Unless you have a coffee table in the middle of the sitting room and you want a pendant light to hang directly over it, there is no earthly reason to have a pendant light in that position. It has no job to do. I’m also guessing that if you do have a coffee table in the middle of the room, you also have table, task and floor lights in the same room (if not why not?) in which case the pendant light is hardly ever on anyway. So unless it’s being fantastically decorative or is the only light bright enough for you to read your book by (and it’s too far away from the page anyway) consider moving or dumping it.

3 Give it a job and move it accordingly

pendant lights over a table via shoot factory

my client’s house with the pendant lights fixed deliberately over the table rather than the middle of the roomi (via shoot factory)

If you do want a light over the coffee table, then think about hanging it as low as you possibly can so that it’s a real decorative feature. We can’t do that because the television is on the other side but if you have a sitting room that isn’t also the television room, that can look great and turn your pendant light into a real statement.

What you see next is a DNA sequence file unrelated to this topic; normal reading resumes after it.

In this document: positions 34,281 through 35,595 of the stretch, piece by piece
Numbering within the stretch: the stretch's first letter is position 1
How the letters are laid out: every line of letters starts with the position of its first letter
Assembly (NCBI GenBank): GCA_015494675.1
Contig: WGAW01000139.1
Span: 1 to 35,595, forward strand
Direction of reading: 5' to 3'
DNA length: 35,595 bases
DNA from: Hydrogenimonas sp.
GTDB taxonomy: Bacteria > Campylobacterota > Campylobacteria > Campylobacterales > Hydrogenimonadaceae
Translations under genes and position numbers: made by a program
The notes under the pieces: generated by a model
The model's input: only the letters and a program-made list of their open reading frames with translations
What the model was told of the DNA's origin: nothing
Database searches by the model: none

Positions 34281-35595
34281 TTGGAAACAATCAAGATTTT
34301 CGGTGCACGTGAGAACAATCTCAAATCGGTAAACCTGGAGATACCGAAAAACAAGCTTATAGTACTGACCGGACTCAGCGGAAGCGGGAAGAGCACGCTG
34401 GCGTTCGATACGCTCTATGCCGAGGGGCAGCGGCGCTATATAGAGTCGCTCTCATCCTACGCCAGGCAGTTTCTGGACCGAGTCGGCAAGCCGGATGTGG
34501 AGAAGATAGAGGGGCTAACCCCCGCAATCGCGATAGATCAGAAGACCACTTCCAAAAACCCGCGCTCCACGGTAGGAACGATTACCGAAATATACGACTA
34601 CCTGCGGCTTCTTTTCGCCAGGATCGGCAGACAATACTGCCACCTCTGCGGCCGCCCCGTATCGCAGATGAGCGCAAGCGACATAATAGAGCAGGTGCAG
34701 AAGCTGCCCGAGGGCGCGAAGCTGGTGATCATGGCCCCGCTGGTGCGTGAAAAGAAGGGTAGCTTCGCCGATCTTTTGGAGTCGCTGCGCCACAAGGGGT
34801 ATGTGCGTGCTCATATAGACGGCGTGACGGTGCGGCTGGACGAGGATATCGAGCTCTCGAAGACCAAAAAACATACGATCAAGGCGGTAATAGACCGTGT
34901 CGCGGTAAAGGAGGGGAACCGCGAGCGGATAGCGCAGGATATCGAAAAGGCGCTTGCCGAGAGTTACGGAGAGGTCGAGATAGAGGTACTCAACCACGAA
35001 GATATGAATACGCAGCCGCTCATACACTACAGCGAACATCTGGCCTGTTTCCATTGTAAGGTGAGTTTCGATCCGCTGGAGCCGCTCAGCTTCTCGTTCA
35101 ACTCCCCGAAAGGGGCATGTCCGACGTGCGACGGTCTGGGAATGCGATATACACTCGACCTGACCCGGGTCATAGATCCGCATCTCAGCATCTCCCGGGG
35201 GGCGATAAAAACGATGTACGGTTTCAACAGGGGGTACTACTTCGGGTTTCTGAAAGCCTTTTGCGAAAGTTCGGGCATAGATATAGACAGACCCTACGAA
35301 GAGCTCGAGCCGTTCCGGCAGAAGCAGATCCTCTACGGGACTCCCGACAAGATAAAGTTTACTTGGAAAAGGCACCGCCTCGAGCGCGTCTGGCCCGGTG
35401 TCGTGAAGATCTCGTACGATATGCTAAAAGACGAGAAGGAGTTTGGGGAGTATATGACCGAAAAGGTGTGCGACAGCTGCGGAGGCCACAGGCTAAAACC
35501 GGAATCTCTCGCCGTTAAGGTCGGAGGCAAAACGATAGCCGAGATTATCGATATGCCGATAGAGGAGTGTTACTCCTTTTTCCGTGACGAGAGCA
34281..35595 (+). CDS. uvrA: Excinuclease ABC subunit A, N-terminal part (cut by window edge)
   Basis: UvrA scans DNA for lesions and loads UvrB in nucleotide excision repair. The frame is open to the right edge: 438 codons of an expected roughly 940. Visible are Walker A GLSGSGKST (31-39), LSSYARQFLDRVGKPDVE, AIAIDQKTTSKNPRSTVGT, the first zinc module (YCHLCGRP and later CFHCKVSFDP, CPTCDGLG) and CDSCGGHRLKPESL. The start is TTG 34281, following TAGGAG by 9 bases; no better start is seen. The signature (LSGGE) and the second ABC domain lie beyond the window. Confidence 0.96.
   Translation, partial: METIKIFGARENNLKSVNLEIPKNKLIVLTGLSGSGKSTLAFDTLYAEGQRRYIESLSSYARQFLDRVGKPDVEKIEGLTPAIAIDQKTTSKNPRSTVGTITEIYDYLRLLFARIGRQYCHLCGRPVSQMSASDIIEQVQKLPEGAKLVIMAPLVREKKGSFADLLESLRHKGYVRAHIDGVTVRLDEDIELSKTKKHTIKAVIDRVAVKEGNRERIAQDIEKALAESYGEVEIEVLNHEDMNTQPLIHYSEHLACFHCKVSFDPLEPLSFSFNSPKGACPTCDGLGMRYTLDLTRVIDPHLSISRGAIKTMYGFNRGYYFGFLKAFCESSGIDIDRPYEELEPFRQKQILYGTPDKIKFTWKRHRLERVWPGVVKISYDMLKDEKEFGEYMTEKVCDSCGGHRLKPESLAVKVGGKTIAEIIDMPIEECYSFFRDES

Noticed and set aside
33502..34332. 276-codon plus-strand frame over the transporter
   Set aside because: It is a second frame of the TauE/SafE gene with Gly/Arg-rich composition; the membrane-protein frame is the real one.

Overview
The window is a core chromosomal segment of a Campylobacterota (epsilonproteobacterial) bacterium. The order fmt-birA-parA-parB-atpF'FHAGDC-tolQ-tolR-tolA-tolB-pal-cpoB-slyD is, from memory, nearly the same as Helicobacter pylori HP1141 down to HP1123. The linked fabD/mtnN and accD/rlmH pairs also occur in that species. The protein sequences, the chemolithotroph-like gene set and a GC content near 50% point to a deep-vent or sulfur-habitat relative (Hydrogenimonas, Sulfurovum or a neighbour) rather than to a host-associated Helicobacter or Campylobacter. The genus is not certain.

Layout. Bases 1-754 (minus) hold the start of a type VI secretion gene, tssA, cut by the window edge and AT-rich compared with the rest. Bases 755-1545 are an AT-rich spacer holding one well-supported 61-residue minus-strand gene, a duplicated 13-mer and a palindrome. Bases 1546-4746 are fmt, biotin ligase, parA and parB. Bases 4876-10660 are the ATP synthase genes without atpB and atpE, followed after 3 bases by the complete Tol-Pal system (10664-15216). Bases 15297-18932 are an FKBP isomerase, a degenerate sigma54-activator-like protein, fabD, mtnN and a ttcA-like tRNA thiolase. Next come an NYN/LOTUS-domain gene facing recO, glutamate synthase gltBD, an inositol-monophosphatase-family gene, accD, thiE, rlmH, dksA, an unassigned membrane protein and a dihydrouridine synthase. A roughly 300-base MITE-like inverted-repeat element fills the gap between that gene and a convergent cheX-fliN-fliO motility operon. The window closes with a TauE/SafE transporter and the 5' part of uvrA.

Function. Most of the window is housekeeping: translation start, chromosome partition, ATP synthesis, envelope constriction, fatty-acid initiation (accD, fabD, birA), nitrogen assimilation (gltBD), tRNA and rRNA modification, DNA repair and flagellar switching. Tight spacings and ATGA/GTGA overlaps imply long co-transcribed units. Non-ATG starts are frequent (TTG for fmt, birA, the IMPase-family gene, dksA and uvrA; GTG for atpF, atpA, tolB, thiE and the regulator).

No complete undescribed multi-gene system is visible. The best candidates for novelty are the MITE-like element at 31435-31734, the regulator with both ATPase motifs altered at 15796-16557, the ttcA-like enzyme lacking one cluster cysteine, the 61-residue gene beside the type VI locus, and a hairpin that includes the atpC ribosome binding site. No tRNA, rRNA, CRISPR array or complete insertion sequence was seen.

pointless pendant light via shoot factory

this pendant light serves no purpose here at all – it should go over by the chair or over the bed( via shoot factory)

If you don’t want it over a table, then think about hanging two at either end of the sofa instead of table or floor lamps. This will free up floor space and mean you can immediately move into soft ambient lighting mode at the flick of a wall switch when you come into the room. You don’t have to get rid of the central fitting but instead, buy a two way outlet and two lengths of cable, and loop the flex along the ceiling to a cup hook over where you want it, or them, to be. This works well in an open plan kitchen where the table may be to one side or at one end and the light fitting isn’t.

loop the pendant light across the ceiling to get it in the right place (image via the modern house)

loop the pendant light across the ceiling to get it in the right place (image via the modern house)